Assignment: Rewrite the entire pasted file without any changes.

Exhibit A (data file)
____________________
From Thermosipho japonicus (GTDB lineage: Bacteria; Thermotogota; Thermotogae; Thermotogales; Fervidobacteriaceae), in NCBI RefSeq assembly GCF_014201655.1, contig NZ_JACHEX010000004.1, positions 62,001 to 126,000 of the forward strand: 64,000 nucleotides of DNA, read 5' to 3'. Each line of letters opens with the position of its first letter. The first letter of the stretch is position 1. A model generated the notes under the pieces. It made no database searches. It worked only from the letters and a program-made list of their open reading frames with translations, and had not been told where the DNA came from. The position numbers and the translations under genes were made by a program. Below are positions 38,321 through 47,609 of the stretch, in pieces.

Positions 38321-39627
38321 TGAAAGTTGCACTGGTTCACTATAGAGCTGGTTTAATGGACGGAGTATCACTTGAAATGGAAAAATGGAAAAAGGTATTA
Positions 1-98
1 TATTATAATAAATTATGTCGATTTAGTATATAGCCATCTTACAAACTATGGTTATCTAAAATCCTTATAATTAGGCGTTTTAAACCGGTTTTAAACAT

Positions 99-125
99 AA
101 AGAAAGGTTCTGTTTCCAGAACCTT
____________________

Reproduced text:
From Thermosipho japonicus (GTDB lineage: Bacteria; Thermotogota; Thermotogae; Thermotogales; Fervidobacteriaceae), in NCBI RefSeq assembly GCF_014201655.1, contig NZ_JACHEX010000004.1, positions 62,001 to 126,000 of the forward strand: 64,000 nucleotides of DNA, read 5' to 3'. Each line of letters opens with the position of its first letter. The first letter of the stretch is position 1. A model generated the notes under the pieces. It made no database searches. It worked only from the letters and a program-made list of their open reading frames with translations, and had not been told where the DNA came from. The position numbers and the translations under genes were made by a program. Below are positions 38,321 through 47,609 of the stretch, in pieces.

Positions 38321-39627
38321 TGAAAGTTGCACTGGTTCACTATAGAGCTGGTTTAATGGACGGAGTATCACTTGAAATGGAAAAATGGAAAAAGGTATTA
Positions 1-98
1 TATTATAATAAATTATGTCGATTTAGTATATAGCCATCTTACAAACTATGGTTATCTAAAATCCTTATAATTAGGCGTTTTAAACCGGTTTTAAACAT

Positions 99-125
99 AA
101 AGAAAGGTTCTGTTTCCAGAACCTT